Power, seduction, and lies. All are on painful display in Mrs. America.
Dahvi Waller, a producer and writer on Mad Men, created and runs this astounding show. The show is set during the second wave of the Women’s Rights era in the 1970’s up to Ronald Reagan’s election. The series quite possibly has the best group of actors I’ve ever seen gathered on a television show, beginning with the impeccable Cate Blanchett as Phyllis Schlafly, the anti- women’s rights crusader, facing off with Rose Byrne as a note perfect Gloria Steiniem, Margo Martindale as the tough as nails Bella Abzug, and a fantastic turn from former Stiff Records’ artist Tracey Ullman (tinyurl.com/zubdontknow) as Betty Friedan.
That’s just scratching the surface, as John Slattery, Sarah Paulson, Uzo Aduba (Shirley Chisolm!), Jeannie Tripplehorn and Elizabeth Banks are on board too. The nine episodes of Mrs. America are all wonderful, beginning with episode one, 'Phyllis', we meet this extremely intelligent expert on arms control. Indeed she advises actual generals and admirals about nuclear policy. It’s clear Phyllis wants to get somewhere, and when this Equal Rights Amendment appears, she sees an opportunity to gain the spotlight.
Phyllis and her (Eagle Forum) group quickly made a name for themselves, blocking the ERA ratification in her home state of Illinois, bringing the Forum to the attention of Gloria Steinem and the National Women’s Political Caucus, and her Ms. magazine cohorts. The series moves into gear when these grass roots organizations try to work with real, Washington politicians. As McGovern is seeking the nomination, he wants Shirley Chisolm, a fellow Democratic presidential candidate, to release her delegates. Shirley’s room is bugged and the Democrats are playing hardball. Gloria and her people get involved, brokering a deal. When the McGovern people get what they want, they screw the feminists out of their part of the deal. Welcome to Washington, D.C.
Betty Friedan agrees to debate Phyllis Schlafly, and is winning until Phyllis gets her worked up, and Betty loses her composure (and the debate). It’s not a good look for the pro-ERA forces. A second debate, involving Phyllis and her husband (Bobby Cannavale as Tom Snyder is a complete gas!) goes poorly for Phyllis, who cites a court case that doesn’t exist. Phyllis responds to this setback by returning to school for a law degree. In episode six, Phyllis is seduced by power, joining forces with a much more radical, anti-feminist, anti-abortion, anti-homosexual group that is thinly aligned with the KKK. It’s amazing what she would do to get 15,000 more names on her mailing list.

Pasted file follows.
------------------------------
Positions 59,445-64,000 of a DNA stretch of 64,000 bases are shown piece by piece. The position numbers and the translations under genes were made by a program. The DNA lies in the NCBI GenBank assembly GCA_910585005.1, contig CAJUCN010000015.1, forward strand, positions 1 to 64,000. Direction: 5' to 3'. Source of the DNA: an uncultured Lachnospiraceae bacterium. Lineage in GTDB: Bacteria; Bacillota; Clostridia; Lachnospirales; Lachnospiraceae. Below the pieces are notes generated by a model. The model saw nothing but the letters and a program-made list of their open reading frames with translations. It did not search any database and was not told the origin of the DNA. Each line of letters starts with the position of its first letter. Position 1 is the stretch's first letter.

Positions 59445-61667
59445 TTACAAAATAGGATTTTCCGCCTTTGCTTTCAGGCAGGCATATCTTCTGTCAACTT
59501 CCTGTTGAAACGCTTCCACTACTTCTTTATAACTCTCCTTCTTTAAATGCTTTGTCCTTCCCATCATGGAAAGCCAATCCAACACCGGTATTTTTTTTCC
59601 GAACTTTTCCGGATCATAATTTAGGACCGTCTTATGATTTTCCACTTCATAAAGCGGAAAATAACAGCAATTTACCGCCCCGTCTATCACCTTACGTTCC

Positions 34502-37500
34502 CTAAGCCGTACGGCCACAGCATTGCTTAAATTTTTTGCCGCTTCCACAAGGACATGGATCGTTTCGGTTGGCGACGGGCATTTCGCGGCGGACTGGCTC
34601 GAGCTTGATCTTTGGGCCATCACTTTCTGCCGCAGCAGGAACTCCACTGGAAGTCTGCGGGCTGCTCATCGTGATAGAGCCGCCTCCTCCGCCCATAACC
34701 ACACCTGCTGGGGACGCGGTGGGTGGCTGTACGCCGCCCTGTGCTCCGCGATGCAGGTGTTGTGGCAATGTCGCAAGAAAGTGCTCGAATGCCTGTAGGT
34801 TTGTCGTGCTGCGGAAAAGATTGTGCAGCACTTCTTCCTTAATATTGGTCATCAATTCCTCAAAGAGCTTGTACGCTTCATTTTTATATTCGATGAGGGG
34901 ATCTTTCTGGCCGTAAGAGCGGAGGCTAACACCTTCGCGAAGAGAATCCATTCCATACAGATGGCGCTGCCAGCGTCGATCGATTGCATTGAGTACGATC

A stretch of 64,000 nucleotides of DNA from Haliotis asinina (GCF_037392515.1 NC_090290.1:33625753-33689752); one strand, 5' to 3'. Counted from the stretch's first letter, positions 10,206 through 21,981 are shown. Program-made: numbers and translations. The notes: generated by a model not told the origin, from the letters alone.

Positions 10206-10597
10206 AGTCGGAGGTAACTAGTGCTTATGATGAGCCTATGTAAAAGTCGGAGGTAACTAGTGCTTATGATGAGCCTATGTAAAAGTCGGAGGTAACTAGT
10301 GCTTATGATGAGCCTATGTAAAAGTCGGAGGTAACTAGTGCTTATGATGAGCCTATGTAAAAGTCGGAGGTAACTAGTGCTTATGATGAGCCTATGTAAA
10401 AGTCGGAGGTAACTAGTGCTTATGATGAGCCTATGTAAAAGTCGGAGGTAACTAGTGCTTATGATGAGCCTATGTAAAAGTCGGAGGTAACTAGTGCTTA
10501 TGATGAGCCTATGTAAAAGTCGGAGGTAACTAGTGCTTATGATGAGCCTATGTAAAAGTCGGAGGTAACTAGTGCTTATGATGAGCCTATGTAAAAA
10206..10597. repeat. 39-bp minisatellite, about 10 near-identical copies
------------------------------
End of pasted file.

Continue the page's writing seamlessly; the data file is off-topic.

Phyllis is never made out as a monster, more of a woman who is looking for validation in a man’s world. There are a few scenes with her (scary) fallout shelter in the basement, and when she realizes her son is gay, she’s heartbroken but doesn’t reject him. The music in the show is almost always perfect. In 1977, Phyllis is at a luncheon, and gets ‘pied’ in the face (that was a thing in the 1970’s) as the Ramones ‘Blitzkrieg Bop’ (tinyurl.com/zubheyho) is blasting. Later in the same episode, Phyllis opens a package addressed to her rebellious teenage daughter (who changed her name at Princeton) to find a mixtape. There is a fantastic, long scene where Phyllis sits and listens to The Runaways ‘Cherry Bomb’ (tinyurl.com/zubcherry), you can see the gears working in her head, and from this tape she somehow gets the idea to make ‘doctored’ tapes of the feminist leaders saying things they really didn’t say. Seduction of power. Only Blanchett could pull this off.
Margo Martindale is fantastic as Bella Azbug. When the Women’s Rights Commision, which she leads, is offered a fifteen minute meeting with President Carter, she cancels and gets a two hour, substantive meeting. After the meeting, the ‘Georgia Boys’ call her into the office and fire her, saying they “won’t let a woman tell them what to do.” Bella realizes they had already fired her before the meeting but hung her out to dry. Welcome to Washington, D.C.
The series ends with Reagan’s election in 1980. Phyllis has thrown her organization full force behind Reagan, and is fully expecting a cabinet position. She gets a call directly from Reagan, who explains she’s too divisive to put in the administration. Welcome to Washington, D.C.
This is one of the most fascinating, well acted series I’ve ever seen on TV. Dahvi Waller and FX have created a gem. This conflict, feminist versus anti-feminist, was perhaps the original ‘culture war.’ The mini-series is written well and seems to give all involved a fair shake, even someone as polarizing as Phyllis Schlafly.
Just as a side note, in the real world, the ERA has now been ratified by 38 states, but the deadline for its passage has run out and some states have attempted to revoke ratification, leaving a great deal of legal uncertainty. While the House Of Representatives has passed a bill to further the ERA acceptance process, the Senate does not appear willing to take up the bill.
Welcome to Washington, D.C.